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Thread: New Shop Input

  1. #1
    Join Date
    Jun 2012
    Location
    Adair, IA
    Posts
    34

    New Shop Input

    I've been away from woodworking for about 4 years as we built our house and improved our acreage. I'm now to a point where I'm able to get my shop back in order. I have a new 50' x 80' post frame building with an 18 ft ceiling. My plan is to insulate and line the entire shop and then create an enclosed 24' x 50' woodshop on one end. I really don't want that ceiling height in my shop so I'm considering 10' ceilings with storage above. In my last shop, which was 24'x32'x10', I used OSB on the walls and steel liner sheets on the ceiling. I really liked the ceiling as I felt it reflected lighting well. Have any of you installed steel liner sheets on the walls and ceilings of your shop? I like the clean industrial look of steel but am concerned about noise and echoing sounds if I install on the walls. Anybody have any thoughts and willing to share?

    Bill

  2. #2
    Join Date
    Dec 2006
    Location
    Mesa, Arizona
    Posts
    1,653
    I have not worked in a shop lined with steel, but, I, too, would be concerned with the noise factor. I used 1/2" sanded ply to line the walls of my shop. I like the look. I particularly like the flexibility it gives. When I needed to add an electrical outlet, I simply took down a few sheets to make running the wire easier and then put them back up when I was through with the installation. In addition to that flexibility, there is the flexibility in hanging things on the wall. For most things, I don't need to hit a stud. If I change my mind, a little wood putty makes the screw hole disappear.

    I do have concerns about the 10' height you're planning for your ceiling. My ceiling is about 9.5'. Not every day, but more often than I'd like, the ceiling is too low for what I'd like. For example, moving a full 8' sheet of plywood vertically means it can only be lifted up about 1.5', less than that when going under lights. When working on a tall cabinet on my workbench, I have to orient it between the ceiling joists. Given that, I would go with a 12' ceiling height. That would still leave a lot of room for storage above the ceiling.
    David Walser
    Mesa, Arizona

  3. #3
    Join Date
    Mar 2003
    Location
    SE PA - Central Bucks County
    Posts
    56,945
    If you do steel on the ceiling, get the perforated version so you can put up black burlap prior and allow some sound absorption into the insulation. Noise on a hard surface like that could be untenable, IMHO.
    --

    The most expensive tool is the one you buy "cheaply" and often...

  4. #4
    I would also be concerned about reflected noise. Specifically to reduce noise, I went with OSB on my ceiling with acoustic ceiling tile screwed into that, and blown in cellulose above. People with shops tend to comment that my shop is noticeably quieter than theirs with the equivalent equipment running.

    I have 9' 8" ceilings in my shop (a 9 foot wall on 8" cinderblock) which works fine, other than when I have 10' lumber leaning against the wall. Myself in your situation, I'd pick the 10' ceiling to have more headroom in the storage above. If you use the storage frequently you likely will appreciate not ducking more than an extra 2 feet of shop height. It all depends on which is more valuable to you, more shop clearance or storage headroom.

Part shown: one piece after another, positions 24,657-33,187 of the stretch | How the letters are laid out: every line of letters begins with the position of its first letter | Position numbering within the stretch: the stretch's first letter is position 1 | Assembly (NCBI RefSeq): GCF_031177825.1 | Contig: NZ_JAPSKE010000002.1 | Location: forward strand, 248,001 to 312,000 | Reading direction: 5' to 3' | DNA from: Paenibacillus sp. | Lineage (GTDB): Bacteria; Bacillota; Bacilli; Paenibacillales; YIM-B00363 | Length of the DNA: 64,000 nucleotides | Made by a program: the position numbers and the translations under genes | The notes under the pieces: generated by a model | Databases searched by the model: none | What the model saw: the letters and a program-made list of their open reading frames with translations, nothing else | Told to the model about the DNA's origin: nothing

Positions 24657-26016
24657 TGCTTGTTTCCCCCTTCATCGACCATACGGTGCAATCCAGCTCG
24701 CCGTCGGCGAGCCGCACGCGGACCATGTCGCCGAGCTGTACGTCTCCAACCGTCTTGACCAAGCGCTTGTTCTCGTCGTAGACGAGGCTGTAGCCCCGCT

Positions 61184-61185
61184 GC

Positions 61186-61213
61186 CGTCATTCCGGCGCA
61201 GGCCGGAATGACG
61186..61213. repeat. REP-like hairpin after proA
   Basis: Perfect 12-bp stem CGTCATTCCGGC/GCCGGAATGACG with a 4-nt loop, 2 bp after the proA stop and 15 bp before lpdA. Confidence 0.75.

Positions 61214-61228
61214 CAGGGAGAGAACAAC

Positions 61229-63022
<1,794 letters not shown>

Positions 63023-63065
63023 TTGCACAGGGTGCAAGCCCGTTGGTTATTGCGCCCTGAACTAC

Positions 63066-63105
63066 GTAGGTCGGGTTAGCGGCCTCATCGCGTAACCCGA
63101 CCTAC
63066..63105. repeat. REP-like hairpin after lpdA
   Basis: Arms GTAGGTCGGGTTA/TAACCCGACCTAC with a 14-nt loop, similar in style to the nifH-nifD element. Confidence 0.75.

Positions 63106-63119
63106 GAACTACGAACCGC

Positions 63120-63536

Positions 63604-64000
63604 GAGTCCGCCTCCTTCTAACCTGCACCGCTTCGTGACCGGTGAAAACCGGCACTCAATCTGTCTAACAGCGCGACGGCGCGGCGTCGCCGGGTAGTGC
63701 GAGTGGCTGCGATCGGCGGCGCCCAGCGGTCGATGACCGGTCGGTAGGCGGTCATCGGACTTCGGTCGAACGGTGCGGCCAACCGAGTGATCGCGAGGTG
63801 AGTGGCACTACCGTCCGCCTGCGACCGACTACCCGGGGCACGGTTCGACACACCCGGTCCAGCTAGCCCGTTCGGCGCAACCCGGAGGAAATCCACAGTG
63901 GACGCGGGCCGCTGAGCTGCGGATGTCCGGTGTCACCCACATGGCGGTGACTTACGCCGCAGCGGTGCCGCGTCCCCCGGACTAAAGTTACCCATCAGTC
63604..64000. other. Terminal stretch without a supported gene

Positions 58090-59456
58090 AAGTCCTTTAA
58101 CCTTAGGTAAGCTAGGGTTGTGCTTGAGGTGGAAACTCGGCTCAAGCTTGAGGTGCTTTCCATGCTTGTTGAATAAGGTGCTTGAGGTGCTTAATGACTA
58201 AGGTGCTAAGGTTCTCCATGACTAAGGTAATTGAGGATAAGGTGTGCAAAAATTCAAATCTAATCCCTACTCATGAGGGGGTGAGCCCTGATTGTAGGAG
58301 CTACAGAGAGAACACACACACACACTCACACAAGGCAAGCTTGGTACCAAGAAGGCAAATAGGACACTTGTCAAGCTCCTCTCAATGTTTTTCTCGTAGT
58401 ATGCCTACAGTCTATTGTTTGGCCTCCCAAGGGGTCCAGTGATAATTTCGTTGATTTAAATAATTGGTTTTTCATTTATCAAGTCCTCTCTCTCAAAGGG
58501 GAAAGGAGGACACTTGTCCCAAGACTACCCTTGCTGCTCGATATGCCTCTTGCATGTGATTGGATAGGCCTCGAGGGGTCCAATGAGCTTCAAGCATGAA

Unsolicited advice section I would do 50' x 26' (or even 28' or 30') for the shop size. I have often wished my shop was 2 feet wider, with my layout of stationary tools, cabinets and benches around the perimeter, and a center island of table saw & outfeed assembly table and other stationary tools.

  5. #5
    Join Date
    Mar 2003
    Location
    SE PA - Central Bucks County
    Posts
    56,945
    Andrew, I've been working with acoustic tile on my shop ceiling for a couple of years now and it's a game changer relative to sound levels. I hope I can duplicate that in my new shop!
    --

    The most expensive tool is the one you buy "cheaply" and often...

  6. #6
    I have plywood walls and 5/8 rock on the ceiling of my 30x30x10 shop. I find the 10 to be adequate for clearances, but I am not handling a lot of sheets as I break them down on the trac saw. In my shop I have 16 4 leds from Costco (2016 models), switched in quadrants of 4. They are flush mount and the place is very bright for my old eyes. I spend to much time under hearing protection in my shop and am sure that if it was metal walls/ceiling I would be unable to take the protection off. By trade, I am a pipe fitter/welder and spent to much time in concrete rooms beating on hollow steel pipe with hammers so it is amazing that I can hear anything Net/net, Id add additional lighting for the cost of purchase and operation and eliminate the steel ceiling.

  7. #7
    Join Date
    Jan 2008
    Location
    Western Nebraska
    Posts
    4,214
    We build shops, and the steel liner is popular. Most of our builds get used for agriculture so figure some degree of industrial use, what would be considered very heavy use by woodworker standards. I have never heard a noise complaint because of the steel liner. Lots of metal working going on, which is much louder than most woodworking. I'm no expert, but I think all the angles of the ribs on the steel panels and things in the space attenuate the sound. Fibreglass insulation touching the back of the steel panels also decreases the echos when we're there installing, and I prefer to install it that way.

  8. #8
    Join Date
    Jun 2012
    Location
    Adair, IA
    Posts
    34
    Thanks for all the feedback everyone. I'll take some time to think about it ��

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